The European regulatory landscape for remote gambling is, (like the USA), complex with different countries having their own specific licensing and regulatory requirements. However, unlike the USA, each of the separate markets within Europe have their own local language requirements. This will likely be challenging for a number of operators who are not resourced for such market entry and ongoing practicalities of operating in this market.
LT: Many of the key products no longer allowed in Germany, such as live casino, progressive jackpots, and table games have previously been important to our operators. The challenge for us now is continuing to cater to that customer need within the constraints of the new regulation.
It’s something we need to work through to ensure our offering is as varied as it can be in a compliant and responsible way, and that we continue to bring German players the most engaging exclusive studio and partner content we can.
Of course, the ultimate test will be making sure we are absolutely ready for July 1, 2021. Until then, we’ll continue to monitor the situation as it evolves, staying on top of our regulatory advice and paying particular attention to customer feedback.
CB: Finally, and perhaps most crucially, what will be key to ensuring long-term sustained success in the market?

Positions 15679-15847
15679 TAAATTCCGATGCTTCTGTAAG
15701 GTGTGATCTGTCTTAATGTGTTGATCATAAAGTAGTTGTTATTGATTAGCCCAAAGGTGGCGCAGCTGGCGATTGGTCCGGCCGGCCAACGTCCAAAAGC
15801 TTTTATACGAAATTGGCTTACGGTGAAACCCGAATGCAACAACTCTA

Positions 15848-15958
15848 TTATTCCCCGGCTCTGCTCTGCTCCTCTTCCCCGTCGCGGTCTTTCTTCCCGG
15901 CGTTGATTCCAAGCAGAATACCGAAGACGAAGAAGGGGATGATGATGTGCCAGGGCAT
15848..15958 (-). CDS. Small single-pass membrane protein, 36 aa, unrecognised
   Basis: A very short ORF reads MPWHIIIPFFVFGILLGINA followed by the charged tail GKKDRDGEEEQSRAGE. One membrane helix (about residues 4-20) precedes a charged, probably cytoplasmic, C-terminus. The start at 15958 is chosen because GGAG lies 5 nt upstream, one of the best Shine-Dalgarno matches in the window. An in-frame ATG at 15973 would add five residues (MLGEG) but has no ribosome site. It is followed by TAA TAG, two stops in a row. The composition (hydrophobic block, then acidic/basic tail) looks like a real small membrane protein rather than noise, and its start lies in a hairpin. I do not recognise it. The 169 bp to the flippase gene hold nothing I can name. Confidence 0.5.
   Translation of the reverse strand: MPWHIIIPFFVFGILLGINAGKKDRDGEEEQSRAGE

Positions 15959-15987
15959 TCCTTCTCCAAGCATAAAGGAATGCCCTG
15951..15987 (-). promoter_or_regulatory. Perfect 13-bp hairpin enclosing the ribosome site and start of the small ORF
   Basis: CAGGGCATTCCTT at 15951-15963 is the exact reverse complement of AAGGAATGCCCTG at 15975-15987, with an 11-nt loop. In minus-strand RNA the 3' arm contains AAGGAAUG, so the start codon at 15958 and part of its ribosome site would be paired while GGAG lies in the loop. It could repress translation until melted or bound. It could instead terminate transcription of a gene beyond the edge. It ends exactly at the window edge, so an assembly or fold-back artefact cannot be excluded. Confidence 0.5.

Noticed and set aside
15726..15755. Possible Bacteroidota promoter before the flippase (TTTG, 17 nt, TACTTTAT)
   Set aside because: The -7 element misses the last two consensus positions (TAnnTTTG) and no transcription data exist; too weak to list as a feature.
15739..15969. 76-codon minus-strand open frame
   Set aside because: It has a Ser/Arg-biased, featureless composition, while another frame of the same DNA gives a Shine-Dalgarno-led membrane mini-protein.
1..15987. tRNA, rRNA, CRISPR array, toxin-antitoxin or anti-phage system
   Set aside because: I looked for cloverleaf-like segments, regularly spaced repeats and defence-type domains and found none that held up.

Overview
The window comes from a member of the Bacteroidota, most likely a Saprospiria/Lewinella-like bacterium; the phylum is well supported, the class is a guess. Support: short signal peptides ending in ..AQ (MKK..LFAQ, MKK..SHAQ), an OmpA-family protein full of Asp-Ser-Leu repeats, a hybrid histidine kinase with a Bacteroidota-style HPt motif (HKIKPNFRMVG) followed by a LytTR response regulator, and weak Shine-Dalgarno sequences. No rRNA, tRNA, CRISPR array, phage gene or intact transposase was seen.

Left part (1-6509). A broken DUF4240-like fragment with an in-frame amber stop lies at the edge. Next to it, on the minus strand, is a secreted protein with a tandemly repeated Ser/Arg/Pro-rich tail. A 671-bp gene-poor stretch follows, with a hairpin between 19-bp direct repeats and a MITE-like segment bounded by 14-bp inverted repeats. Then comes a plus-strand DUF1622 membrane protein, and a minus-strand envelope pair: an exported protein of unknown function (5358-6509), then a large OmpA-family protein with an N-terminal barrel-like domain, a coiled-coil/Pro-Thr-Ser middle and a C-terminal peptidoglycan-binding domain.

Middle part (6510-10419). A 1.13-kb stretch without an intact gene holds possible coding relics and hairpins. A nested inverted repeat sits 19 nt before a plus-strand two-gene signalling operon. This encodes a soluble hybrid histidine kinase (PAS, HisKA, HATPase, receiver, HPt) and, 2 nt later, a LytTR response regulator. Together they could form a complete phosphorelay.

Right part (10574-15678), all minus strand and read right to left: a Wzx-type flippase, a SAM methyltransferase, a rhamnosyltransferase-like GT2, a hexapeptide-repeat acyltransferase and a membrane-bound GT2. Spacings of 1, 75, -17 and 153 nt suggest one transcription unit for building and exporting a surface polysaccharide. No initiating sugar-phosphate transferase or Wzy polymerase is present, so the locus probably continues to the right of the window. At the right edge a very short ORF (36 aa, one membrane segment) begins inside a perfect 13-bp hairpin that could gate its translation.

SES: Securing a long-term success in the market can be split into two key areas. It is of utmost importance that operators can rely on a clear and fair market environment where the regulator provides guaranteed conditions that are sensible and fair for everyone and protects the consumer.
“…it will be critical that the regulator acknowledges the threat of a black market”
Once this is guaranteed, then it is up to the operator to define its image within the market and to stand for something. At the end of the day we all pretty much sell the same product with different variations, so the key to an established position must relate to a unique product image, in combination with a unique, localised customer experience.
TG: The regulation will devour margins – more so than in markets like the UK. Operators running as much in-house tech on as lean an infrastructure as possible will have the best chance of success. With that in mind, I fully expect relatively rapid consolidation in Germany.